Health Effects of Using Cannabis for Therapeutic Purposes: A Gender Analysis of Users’ Perspectives
Joan L. Bottorff1, Laura J. L. Bissell, Lynda G. Balneaves, John L. Oliffe, H. Bindy K. Kan, N. Rielle Capler, Jane A. Buxton and Robin K. O’Brien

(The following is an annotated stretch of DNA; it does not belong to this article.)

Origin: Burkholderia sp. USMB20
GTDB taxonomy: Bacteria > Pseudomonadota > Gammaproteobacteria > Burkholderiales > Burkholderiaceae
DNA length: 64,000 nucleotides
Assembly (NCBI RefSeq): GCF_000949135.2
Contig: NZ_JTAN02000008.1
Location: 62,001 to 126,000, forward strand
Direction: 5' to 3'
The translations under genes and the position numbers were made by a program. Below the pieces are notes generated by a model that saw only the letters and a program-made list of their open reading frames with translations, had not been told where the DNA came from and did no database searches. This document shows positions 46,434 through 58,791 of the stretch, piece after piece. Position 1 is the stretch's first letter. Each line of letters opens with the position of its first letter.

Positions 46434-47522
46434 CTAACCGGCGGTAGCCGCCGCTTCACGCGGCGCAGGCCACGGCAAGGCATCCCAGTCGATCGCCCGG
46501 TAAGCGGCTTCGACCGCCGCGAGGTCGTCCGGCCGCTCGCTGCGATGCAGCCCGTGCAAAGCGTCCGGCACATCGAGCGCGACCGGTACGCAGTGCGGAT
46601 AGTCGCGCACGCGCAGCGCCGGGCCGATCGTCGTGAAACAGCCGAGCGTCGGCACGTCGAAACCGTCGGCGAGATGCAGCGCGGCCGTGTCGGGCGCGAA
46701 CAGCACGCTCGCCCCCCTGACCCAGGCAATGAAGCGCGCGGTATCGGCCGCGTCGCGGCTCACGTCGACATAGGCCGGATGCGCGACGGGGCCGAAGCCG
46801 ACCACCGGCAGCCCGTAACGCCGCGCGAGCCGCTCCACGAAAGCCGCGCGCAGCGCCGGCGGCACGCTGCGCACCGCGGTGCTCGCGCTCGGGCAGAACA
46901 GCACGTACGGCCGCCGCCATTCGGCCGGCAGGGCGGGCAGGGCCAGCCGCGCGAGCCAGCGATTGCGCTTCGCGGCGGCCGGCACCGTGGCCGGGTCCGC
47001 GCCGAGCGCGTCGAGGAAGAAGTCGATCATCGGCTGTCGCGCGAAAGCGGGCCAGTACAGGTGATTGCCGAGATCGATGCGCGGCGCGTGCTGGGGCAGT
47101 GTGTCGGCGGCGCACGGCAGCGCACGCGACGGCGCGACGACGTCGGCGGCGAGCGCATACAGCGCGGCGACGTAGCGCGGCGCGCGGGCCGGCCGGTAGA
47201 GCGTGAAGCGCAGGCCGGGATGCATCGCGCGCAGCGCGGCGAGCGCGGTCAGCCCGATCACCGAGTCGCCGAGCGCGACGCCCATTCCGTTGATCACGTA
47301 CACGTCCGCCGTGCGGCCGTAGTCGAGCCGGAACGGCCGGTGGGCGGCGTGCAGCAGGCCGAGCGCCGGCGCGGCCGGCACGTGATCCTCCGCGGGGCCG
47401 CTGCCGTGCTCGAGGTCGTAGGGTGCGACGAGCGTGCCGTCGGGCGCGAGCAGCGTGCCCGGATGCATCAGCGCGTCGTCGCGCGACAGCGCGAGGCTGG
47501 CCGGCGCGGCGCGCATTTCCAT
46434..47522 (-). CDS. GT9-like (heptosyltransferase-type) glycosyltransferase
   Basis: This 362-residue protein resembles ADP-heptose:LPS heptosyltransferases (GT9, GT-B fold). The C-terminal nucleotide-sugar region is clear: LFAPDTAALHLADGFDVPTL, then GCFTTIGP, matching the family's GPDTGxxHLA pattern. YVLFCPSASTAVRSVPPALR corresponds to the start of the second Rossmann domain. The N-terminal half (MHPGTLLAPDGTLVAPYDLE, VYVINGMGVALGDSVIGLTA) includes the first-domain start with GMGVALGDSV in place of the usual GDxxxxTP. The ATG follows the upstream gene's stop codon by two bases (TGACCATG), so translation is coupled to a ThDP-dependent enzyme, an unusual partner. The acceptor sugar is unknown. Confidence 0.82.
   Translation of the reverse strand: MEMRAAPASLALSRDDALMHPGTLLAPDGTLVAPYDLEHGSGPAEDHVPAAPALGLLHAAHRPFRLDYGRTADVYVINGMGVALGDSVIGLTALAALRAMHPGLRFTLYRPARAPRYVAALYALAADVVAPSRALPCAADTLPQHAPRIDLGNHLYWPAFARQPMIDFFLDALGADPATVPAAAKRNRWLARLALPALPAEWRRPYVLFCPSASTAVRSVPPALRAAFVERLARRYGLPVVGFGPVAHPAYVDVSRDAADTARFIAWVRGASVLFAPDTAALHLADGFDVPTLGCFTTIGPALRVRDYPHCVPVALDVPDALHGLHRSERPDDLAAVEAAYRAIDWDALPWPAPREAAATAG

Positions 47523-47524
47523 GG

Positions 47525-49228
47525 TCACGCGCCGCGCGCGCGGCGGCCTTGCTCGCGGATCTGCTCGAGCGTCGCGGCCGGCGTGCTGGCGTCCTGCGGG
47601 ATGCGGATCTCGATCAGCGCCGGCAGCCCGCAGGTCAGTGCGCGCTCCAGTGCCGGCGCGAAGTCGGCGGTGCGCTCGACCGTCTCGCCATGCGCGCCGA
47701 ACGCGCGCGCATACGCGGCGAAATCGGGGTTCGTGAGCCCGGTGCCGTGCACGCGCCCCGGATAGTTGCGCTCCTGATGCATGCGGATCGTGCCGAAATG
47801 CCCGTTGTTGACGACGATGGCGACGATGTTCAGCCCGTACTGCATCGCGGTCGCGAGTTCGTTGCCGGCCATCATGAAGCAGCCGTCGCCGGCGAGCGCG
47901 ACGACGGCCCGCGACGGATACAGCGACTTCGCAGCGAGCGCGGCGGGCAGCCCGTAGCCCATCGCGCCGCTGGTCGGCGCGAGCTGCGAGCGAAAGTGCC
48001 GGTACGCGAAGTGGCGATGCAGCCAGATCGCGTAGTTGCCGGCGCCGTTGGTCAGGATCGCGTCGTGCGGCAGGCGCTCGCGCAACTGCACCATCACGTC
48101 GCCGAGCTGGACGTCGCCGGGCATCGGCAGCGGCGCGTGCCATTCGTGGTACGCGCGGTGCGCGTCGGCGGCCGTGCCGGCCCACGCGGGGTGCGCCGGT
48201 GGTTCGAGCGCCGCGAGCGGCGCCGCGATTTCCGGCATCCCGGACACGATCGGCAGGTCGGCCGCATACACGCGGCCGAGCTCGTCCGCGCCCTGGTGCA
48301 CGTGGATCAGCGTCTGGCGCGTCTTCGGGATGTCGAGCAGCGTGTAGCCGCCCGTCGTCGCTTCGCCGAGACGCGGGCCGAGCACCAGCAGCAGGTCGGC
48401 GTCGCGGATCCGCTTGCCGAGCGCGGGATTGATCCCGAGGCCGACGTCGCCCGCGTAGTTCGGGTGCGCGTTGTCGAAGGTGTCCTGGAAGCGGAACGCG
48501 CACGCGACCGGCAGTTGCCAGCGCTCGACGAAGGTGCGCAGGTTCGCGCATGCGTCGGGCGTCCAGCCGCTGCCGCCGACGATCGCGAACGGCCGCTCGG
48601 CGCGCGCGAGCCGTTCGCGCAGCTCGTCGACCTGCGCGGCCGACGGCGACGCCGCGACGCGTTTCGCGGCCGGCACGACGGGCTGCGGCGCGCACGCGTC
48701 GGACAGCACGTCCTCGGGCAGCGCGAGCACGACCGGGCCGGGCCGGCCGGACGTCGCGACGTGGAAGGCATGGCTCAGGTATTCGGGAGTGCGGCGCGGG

The purpose of this qualitative study was to describe how individuals who self-report therapeutic use of cannabis perceive its health effects. Data from 23 individual interviews were transcribed and analyzed. Understandings of gendered roles and identities were used to explore the data and interpret differences in perceptions. Descriptions of the health benefits of cannabis for therapeutic purposes included cannabis as life preserving, a disease therapy, a medicine for the mind, a means for self-management, and a way to manage addiction. Self-management of risks focused on the potential effects of excessive use, smoking-related risks, and purchasing precautions. Although the reports of women and men were similar in many respects, there were important differences in patterns and practices of use that reflected gender influences. Insights from the study provide direction for developing gender-specific information to support decision making and usage for therapeutic users.
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